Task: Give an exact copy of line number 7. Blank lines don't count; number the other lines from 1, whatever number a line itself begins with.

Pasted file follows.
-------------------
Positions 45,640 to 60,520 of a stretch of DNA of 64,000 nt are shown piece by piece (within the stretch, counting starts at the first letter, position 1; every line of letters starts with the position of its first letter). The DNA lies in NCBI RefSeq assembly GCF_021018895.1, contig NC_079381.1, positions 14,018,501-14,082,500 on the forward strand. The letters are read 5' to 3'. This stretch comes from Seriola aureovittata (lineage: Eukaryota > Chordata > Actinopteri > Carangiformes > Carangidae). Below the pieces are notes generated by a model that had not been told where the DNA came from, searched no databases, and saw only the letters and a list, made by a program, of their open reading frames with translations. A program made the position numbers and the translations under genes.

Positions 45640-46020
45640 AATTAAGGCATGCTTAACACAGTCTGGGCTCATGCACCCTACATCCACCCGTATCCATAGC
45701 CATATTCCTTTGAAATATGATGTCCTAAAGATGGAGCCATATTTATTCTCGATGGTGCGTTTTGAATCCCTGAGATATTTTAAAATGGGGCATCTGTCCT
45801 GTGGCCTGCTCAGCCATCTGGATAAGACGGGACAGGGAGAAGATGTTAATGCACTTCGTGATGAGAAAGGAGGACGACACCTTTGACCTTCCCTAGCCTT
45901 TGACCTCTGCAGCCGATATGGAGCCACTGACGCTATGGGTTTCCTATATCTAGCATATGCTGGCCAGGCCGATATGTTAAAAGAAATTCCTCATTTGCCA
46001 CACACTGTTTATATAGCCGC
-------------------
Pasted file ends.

46001 CACACTGTTTATATAGCCGC